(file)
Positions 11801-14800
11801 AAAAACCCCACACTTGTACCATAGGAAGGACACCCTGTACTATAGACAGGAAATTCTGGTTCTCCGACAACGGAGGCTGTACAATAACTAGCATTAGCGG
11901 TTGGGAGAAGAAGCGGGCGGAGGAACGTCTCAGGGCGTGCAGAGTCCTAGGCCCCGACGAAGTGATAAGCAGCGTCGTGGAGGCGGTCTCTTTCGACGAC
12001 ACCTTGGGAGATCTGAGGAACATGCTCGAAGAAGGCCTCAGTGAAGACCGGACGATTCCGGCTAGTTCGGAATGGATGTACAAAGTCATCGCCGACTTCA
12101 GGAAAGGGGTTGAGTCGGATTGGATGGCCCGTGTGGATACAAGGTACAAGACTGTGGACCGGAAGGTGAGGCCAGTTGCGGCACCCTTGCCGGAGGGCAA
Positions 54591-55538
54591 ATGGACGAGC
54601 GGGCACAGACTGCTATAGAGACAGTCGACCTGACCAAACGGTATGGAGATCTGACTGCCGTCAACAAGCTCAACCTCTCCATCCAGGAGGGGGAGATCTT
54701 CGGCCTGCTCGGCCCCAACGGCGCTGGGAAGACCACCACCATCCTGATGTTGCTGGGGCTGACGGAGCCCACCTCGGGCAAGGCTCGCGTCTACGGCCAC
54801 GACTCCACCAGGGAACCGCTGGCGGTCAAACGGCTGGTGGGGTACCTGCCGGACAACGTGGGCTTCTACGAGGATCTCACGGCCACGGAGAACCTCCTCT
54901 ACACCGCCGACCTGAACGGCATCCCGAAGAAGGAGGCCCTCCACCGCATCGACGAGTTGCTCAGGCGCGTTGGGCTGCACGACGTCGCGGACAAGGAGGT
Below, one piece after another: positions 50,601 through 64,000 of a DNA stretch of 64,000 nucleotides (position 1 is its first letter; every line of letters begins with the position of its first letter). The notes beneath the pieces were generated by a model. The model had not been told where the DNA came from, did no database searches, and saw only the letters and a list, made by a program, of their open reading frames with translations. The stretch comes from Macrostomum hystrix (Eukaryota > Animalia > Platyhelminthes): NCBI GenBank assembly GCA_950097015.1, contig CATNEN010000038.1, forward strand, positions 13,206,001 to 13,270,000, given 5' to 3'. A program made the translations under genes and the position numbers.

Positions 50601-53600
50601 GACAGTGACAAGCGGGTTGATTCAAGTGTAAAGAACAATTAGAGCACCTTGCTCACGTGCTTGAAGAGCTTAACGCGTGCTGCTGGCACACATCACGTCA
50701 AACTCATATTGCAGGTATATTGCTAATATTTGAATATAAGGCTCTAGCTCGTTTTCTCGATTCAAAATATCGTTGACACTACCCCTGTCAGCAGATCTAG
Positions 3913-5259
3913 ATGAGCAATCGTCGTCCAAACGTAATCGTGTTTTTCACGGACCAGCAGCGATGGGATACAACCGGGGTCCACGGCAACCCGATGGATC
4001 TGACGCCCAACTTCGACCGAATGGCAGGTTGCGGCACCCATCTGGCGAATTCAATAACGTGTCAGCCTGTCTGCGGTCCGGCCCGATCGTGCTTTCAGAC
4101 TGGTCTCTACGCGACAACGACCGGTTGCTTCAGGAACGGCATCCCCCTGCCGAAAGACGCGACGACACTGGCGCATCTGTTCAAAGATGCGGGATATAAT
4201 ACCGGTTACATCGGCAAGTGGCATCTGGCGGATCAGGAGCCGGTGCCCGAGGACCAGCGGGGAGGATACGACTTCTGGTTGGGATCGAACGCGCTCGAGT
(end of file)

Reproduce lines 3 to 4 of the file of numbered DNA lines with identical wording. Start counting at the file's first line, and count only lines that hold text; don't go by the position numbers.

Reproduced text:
11901 TTGGGAGAAGAAGCGGGCGGAGGAACGTCTCAGGGCGTGCAGAGTCCTAGGCCCCGACGAAGTGATAAGCAGCGTCGTGGAGGCGGTCTCTTTCGACGAC
12001 ACCTTGGGAGATCTGAGGAACATGCTCGAAGAAGGCCTCAGTGAAGACCGGACGATTCCGGCTAGTTCGGAATGGATGTACAAAGTCATCGCCGACTTCA